And so it was with other spiritual realities that "didn't fit" into our prefabricated, precisely constructed religious boxes. Something had to change to "make them fit." Since clearly the reality itself was not going to change, and since our deep-seated religious and sectarian traditions were so "sacred" that they could not be questioned, much less change, something had to give. What "gave" was reality and reason, giving way to irrational rationalizations and the alterations they had spawned. Now we could "feel good" about our religion, for we had found a way to make Truth "fit" our Tradition. Personal and party preferences, perceptions and practices were now divine precepts. Tradition was now Truth. Customs were carved in stone; convictions cast in concrete. Our way was now His way. And delusion reigned within, while confusion reigned without. And the world pondered in puzzlement, while we paraded pridefully -- exposed and naked in the real world, covered in imperial finery in our recreated reality. No matter how the deluded emperor in the popular story rationalized his garb to himself, others were not taken in by his rationalizations. And so it was ... and so it is. And it is not "good."
God calls us from our religious ruts. But, we like our religious ruts. They're familiar; they're comfortable; they're safe. Since we won't come out of them, we seek to drag God and others into them. And then we rationalize. And, yes, we're good at it. We've had lots of practice. We even have books about it, and seminars, and workshops, and lectureships. We have arrived at the right rut, and, no sir, we ain't comin' out! And so it was, and so it is. Praise be unto rationalization! And yet, I can't help but think the ancient Greek speaking Stoic philosopher Epictetus (50-120 A.D.) may have held the more enlightened perspective, rightly observing in his memorable Discourses, "To the rational being only the irrational is unendurable!" I think those of us who have left the rut can relate!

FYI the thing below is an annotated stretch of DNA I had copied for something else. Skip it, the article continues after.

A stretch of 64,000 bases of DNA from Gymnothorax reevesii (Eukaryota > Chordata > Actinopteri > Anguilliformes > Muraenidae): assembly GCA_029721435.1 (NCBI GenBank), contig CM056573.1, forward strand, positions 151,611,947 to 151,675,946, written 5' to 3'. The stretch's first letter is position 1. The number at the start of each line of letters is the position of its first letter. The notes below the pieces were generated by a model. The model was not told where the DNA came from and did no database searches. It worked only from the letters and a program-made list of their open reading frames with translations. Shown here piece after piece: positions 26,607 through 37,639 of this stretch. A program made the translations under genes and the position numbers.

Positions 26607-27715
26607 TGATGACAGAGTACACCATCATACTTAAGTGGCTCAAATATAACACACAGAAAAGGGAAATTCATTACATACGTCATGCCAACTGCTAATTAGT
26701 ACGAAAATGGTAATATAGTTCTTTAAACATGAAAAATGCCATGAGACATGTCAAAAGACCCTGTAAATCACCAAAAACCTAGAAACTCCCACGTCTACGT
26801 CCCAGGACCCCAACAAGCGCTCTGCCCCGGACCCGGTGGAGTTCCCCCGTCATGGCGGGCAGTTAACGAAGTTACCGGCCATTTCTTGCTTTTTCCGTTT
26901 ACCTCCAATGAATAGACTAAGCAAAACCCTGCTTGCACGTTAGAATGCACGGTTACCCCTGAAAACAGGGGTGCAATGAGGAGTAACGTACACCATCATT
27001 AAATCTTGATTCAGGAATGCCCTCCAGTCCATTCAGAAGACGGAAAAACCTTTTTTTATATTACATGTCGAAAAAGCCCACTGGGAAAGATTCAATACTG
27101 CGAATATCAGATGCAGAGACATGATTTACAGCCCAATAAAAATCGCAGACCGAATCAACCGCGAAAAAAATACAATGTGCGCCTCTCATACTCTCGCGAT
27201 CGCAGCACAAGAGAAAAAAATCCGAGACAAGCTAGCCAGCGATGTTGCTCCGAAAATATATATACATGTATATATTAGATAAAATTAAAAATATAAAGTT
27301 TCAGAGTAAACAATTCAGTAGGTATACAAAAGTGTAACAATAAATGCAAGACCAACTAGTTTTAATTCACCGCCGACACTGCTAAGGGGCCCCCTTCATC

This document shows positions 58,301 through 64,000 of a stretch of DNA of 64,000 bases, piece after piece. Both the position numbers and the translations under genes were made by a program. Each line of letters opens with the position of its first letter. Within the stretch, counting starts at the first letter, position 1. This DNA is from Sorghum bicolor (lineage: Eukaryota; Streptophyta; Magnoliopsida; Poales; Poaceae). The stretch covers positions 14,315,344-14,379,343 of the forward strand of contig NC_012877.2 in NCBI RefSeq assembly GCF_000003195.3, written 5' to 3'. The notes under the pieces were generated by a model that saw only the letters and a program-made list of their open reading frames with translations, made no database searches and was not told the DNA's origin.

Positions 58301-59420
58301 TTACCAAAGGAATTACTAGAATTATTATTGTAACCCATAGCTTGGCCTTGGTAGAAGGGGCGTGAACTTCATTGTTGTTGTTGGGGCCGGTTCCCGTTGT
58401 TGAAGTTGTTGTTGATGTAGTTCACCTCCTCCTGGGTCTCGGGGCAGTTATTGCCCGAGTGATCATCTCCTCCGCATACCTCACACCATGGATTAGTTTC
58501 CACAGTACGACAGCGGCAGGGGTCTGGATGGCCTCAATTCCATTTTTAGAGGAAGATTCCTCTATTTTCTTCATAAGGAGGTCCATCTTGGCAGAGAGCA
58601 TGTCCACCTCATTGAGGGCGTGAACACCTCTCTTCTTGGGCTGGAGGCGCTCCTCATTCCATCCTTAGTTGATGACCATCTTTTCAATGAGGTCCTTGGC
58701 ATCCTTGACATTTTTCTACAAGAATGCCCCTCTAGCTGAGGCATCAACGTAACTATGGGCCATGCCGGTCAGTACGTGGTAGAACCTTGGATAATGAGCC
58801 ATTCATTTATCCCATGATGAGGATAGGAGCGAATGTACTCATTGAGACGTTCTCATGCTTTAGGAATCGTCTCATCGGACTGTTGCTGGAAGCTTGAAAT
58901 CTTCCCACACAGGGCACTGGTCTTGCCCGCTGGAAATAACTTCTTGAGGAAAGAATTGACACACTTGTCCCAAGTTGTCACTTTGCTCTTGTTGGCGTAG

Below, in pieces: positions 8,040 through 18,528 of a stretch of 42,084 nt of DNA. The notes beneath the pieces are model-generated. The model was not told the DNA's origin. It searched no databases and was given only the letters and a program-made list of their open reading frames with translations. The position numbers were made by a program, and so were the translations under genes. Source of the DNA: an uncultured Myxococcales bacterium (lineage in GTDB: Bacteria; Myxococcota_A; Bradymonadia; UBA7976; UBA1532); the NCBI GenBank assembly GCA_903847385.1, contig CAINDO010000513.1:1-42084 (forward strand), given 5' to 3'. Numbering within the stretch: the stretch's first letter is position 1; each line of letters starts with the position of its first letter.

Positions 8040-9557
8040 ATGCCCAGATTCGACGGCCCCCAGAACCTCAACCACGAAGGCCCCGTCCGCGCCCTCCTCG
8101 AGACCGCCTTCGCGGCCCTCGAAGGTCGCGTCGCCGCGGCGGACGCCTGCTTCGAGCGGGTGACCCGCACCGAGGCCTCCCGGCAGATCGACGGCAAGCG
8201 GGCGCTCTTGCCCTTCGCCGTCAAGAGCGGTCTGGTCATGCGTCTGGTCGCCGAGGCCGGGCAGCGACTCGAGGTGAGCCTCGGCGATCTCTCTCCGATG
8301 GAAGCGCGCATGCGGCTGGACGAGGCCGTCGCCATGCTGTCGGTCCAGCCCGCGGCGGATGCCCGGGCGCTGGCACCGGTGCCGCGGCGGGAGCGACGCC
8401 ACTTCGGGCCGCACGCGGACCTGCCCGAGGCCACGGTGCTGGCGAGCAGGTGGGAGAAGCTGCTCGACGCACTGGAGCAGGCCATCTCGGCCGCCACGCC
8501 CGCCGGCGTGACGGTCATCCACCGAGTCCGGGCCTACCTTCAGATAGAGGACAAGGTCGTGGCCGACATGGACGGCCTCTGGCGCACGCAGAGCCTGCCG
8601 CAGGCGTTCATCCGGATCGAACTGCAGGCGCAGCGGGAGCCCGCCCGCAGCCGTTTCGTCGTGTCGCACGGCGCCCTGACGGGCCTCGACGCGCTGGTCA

From a Reader in Arizona:
Bro. Maxey, I read the following statement by Edward Fudge, who devoted one of his gracEmail articles to promoting your new book "From Ruin To Resurrection," for which he wrote the Foreword: "It has been my privilege in recent years first to become acquainted with and then to grow to appreciate the work of Al Maxey as a writer. Those who have heard him teach at The Tulsa Workshop and elsewhere, or who have regularly read his studious Reflections, know precisely what I mean. Having invested his life in ministry among the 'mainline,' and even some of the more 'conservative,' Churches of Christ, Al understands his audience and stands with them in mind and heart. He appreciates their concerns, shares their love of Scripture, and speaks their language in teaching it. It is evident that God has gifted Al, and that He is using him to bring about biblical renewal and reform, particularly among the Churches of Christ. I say all this as context for telling you about Al's fourth and latest book: 'From Ruin To Resurrection'." Bro. Fudge then gives a review of your book, encourages people to buy it, and tells them how to order a copy. So, please send me a signed copy of this new book, for which my check is enclosed. Thank you very much, Bro. Maxey, and may God bless you!
From a Reader in Alaska:
I am enjoying your straight-forward writing on the national situation (Reflections #671: "The Guilt Of National Stupidity"). I have shared this article with a number of folks, and am amazed that they are amazed about the information found in Isaiah! Whenever the opportunity arises, I tell my friends "every story in the newspapers today is in the Bible!" God bless you, Al.
From Rod Garnett in Dartmouth, Nova Scotia:
I saw in your last readers' section where a fellow believer named Wayne McDaniel in Arizona asked you to publish his name and address, and then explained why. I would ask the same, and for the same reason. Meeting like-minded believers in this area would truly be a blessing. My email address is: firstname.lastname@example.org Brother Al, I really admire how often you put yourself out there on the front lines when you teach. I truly believe that your style of writing gives us all strength, and it challenges us to think for ourselves. I know it is hard on you personally, for far too many just criticize and complain, but rarely do they ever study and research the material for themselves. I really believe you are a fantastic teacher, and believe you are inspired and directed by your love of God to share the true meanings of His Word as they are revealed to you over the years through your study and reflection. Keep fighting the good fight of faith!